The family income supplement (FIS) provides income support for employees with families on low earnings, who otherwise might be at risk of financial poverty. FIS also preserves the incentive to remain in employment in circumstances where the employee might only be marginally better off than if he or she were unemployed and claiming social welfare. Expenditure on FIS for 2012 was of the order of €224 million in respect of some 32,000 families. The estimated expenditure for 2013 is expected to be €229 million.
To qualify for payment of FIS, a person must be engaged in full-time insurable employment which is expected to last for at least 3 months and be working for a minimum of 38 hours per fortnight or 19 hours per week. Furthermore, the average family income must be below a specified amount which varies according to the number of qualified children in the family. The applicant must also have at least one qualified child who normally resides with him/her or is supported by him/her.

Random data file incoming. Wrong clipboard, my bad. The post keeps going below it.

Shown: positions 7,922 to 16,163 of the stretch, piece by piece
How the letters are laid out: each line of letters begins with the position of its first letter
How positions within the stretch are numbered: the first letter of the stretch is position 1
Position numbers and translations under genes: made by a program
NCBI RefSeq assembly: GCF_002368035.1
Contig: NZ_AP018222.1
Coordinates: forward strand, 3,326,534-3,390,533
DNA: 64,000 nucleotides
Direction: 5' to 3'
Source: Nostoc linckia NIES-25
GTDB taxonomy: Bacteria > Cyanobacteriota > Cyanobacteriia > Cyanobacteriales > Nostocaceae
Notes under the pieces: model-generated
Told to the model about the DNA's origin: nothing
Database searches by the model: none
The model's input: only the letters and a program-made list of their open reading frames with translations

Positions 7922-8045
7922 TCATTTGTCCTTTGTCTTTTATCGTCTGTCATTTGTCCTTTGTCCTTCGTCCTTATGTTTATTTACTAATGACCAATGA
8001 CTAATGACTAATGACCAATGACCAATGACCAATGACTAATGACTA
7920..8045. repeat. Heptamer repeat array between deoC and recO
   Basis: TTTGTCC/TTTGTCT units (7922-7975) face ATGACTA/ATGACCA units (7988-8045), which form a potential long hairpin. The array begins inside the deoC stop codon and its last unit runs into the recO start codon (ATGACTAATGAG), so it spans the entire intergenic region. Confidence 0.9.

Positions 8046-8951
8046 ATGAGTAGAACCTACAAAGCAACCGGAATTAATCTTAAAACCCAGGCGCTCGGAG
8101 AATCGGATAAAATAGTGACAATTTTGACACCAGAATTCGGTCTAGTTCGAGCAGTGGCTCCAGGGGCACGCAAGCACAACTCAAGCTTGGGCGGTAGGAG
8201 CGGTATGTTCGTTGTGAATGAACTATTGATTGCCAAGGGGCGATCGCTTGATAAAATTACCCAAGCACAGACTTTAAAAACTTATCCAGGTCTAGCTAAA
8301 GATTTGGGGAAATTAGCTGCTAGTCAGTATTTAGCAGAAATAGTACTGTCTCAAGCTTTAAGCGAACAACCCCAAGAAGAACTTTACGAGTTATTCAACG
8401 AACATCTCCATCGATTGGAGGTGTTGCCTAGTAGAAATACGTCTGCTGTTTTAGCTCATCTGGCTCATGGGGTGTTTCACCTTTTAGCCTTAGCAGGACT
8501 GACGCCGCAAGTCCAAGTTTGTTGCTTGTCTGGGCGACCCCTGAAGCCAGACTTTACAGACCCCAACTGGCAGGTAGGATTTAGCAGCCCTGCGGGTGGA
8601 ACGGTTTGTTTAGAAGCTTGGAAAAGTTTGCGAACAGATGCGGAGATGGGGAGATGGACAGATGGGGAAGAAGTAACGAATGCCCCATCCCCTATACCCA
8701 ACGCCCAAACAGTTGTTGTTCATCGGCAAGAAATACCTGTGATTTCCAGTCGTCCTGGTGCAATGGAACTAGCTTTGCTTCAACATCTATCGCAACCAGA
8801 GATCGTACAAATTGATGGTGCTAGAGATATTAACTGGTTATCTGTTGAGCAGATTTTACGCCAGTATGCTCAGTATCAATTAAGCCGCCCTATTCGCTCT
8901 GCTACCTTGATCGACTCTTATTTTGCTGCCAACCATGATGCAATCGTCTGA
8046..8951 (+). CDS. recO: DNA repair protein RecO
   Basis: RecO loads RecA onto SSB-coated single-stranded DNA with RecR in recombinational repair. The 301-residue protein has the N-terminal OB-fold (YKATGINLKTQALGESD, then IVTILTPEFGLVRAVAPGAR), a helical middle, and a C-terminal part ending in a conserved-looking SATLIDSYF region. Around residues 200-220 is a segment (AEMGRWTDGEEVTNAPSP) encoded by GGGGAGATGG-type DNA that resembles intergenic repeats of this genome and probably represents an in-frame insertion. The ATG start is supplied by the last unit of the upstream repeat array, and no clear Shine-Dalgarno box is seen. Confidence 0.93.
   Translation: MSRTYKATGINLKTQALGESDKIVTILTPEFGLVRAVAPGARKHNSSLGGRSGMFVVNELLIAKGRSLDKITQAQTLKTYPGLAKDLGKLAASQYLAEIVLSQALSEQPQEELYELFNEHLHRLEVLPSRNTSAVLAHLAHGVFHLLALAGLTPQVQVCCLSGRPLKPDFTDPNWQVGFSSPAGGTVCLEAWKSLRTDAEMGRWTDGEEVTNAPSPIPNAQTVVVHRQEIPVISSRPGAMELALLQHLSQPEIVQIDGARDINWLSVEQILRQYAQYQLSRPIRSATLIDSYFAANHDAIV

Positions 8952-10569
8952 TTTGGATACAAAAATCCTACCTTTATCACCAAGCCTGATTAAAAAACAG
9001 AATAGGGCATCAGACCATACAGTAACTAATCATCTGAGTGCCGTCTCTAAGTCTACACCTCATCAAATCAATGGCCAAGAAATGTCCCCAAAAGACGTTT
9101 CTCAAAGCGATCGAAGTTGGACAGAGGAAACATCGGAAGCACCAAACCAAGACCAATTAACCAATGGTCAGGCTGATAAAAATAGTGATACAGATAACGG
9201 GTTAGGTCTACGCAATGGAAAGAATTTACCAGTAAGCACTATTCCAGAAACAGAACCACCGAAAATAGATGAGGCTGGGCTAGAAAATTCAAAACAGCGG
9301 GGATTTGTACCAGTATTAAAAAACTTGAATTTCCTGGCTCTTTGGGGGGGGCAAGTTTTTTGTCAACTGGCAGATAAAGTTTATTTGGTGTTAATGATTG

Creating jobs and reducing unemployment are key challenges facing the Government. The tax and social protection systems have a part to play in addressing these issues and in ensuring work is remunerative. To this end, I established an Advisory Group on Tax and Social Welfare with the aim of harnessing expert opinion and experience in order to address a number of specific issues. These include making cost-effective proposals for improving employment incentives and achieving better poverty outcomes. The Group is currently examining the issue of working age supports, including in-work supports such as FIS.